If you want to securely automate deployments of your App Engine application to multiple environments such as staging and production with a simple Git commit or a pull request, this article will outline the steps for you.
Why You Should Do This
Good reasons to automate the deployment process are:
- Reduce the impact of human error on a deployment
- Improve security by not including any credentials or sensitive configuration settings in the source code
- Restrict permission to deploy to certain environments (e.g. production) with a process
- Streamline the deployment process and gain the benefits of automation (e.g. testing)
I am not going to discuss how to set up Git repositories and GitHub accounts. There are plenty of tutorials online for those topics.
In this article, I’ll only assume that you have an App Engine application. I have used this process for Golang and PHP, but it will work for Python and other languages.
Step 1: Enable Branch Restrictions
In your GitHub repository, you need to have some branches, at least a staging branch and a master branch. The workflow is that a developer can commit to the staging branch. It will automatically deploy the application to a staging App Engine environment.
After the application is tested in the staging environment:
- The developer will create a pull request
- The administrator will merge it with the master branch
- The automation will deploy the application to the production environment
This workflow is a bit oversimplified. But the point is: Only someone with permission can deploy the application to the production by committing to the master branch. This can be achieved with branch restrictions.
Step 2: Move All Environment Related Configurations to app.yaml
It’s very common for an application to have environment variables for configuration and secrets such as database credentials, domains, GCP key files, etc. Some of these details are security-critical so they should never be included in the source code. If you have embedded them into part of the source code, it’s time to remove them and put them into the app.yaml file that is kept outside of the repository and only is used during deployment.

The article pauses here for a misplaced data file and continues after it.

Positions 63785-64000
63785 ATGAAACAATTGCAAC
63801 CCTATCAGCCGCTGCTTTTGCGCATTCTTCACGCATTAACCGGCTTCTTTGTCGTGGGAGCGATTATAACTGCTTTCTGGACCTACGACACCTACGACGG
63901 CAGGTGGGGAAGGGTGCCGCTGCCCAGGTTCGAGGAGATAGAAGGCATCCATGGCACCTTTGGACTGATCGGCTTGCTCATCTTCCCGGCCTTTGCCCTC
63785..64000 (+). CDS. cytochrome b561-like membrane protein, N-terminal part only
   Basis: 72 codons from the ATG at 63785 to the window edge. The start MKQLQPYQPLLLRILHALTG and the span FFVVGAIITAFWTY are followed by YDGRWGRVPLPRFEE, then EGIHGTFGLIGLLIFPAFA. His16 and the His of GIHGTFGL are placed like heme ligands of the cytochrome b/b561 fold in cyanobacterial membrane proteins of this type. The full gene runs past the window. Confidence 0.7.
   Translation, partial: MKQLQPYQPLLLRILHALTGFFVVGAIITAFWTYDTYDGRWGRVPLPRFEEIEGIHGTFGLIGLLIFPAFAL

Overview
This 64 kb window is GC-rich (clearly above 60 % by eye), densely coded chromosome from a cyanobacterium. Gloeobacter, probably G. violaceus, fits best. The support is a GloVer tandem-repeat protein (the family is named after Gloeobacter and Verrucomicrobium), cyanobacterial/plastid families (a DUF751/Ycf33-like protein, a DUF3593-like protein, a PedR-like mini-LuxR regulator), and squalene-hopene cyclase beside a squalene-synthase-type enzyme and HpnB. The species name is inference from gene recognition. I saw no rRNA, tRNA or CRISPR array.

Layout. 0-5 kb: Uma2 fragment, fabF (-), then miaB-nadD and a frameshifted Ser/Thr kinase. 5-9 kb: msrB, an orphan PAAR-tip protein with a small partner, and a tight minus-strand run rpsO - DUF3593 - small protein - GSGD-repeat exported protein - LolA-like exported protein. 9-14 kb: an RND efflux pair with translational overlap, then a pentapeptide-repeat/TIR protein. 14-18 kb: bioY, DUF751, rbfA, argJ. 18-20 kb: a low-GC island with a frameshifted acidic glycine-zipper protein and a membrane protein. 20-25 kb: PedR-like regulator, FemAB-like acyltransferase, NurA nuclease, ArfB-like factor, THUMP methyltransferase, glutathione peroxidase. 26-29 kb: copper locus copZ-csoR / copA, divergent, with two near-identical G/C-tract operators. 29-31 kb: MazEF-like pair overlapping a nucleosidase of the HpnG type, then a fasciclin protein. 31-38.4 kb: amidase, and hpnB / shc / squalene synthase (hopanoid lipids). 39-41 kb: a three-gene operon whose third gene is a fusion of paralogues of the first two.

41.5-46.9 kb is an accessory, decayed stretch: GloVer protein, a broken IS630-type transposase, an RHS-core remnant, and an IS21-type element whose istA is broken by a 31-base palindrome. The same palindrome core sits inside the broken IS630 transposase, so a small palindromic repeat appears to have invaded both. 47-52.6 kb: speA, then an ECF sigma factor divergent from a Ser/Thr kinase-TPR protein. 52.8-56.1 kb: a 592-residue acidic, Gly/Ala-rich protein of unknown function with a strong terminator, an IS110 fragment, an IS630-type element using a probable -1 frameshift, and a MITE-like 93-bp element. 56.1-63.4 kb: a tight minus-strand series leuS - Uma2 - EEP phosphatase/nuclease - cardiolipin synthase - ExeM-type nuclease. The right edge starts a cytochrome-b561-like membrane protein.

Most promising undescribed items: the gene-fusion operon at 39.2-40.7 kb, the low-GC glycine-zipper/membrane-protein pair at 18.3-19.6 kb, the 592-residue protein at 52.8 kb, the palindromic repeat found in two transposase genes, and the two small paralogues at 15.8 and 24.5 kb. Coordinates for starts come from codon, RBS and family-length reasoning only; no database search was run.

In your app.yaml file, you can have these variables as environment variables in the following syntax:
The App Engine platform will take these values from app.yaml and make them available to your application, which can read the environment variables to ensure your application has the correct settings.
Depending on which language your application is written in, there are different ways to read the environment variables. Here is the link to Python and other languages (click on the language links at the top of the content to switch to your preferred language): https://cloud.google.com/appengine/docs/standard/python/config/appref
In PHP, use:
I don’t think $_ENV works.
If you need app.yaml for your local environment, just make sure the file is in .gitignore so it won’t be included in the repository.
Once you have put the environment variables into the staging app.yaml file, upload it to a Google Cloud Storage bucket and make sure it’s not available to the public (by default it isn’t). Do the same for the production app.yaml but use a different bucket.
Step 3: Create Your Cloud Build for Staging
In GCP, Cloud Build can trigger a deployment from Git commits to a certain branch. The web UI is very simple to follow to create the trigger. The trick is to have a variable called _BUCKET which is the bucket name that contains your app.yaml
And, you need a cloudbuild.yaml file in your Git repository to control the deployment process. Below is a simple cloudbuild.yaml file that does two things:
- Copy the app.yaml file from the bucket
- Deploy the application
You can see that I use $_BUCKET in the cloudbuild.yaml file as the bucket name of the app.yaml file. This means when I configure the production Cloud Build trigger, the same cloudbuild.yaml will work without any modification.
Now, commit to your staging branch, and you will see Cloud Build is triggered and starts the deployment process automatically.
Step 4: Grant Permissions to Cloud Build
The deployment is likely to fail because Cloud Build doesn’t have the permissions to access Cloud Storage, App Engine, etc.
Go to IAM web UI in your GCP project, and change the permission settings of the Cloud Build service account to grant it App Engine Admin and other relevant permissions for completing the deployment. Now, retry the deployment in Cloud Build, you should see the successfully deployed message in the logs.
Step 5: Repeat Step 3 and Step 4 for Production
Just repeat the above two steps in the production project. Make sure the production app.yaml is in the Cloud Storage bucket for production, and the Cloud Build trigger _BUCKET variable is pointing to the production bucket as well.
Because only the system administrator is able to commit to production, as a developer, you should create a Pull Request in the GitHub repository to merge your changes from the staging branch into the master branch. Once the Pull Request is approved and merged, it will trigger the Cloud Build deployment process in the production project.
This approach not only streamlines the deployment process, but it also makes it more secure and reliable.
If you have any feedback or questions, please feel free to comment below.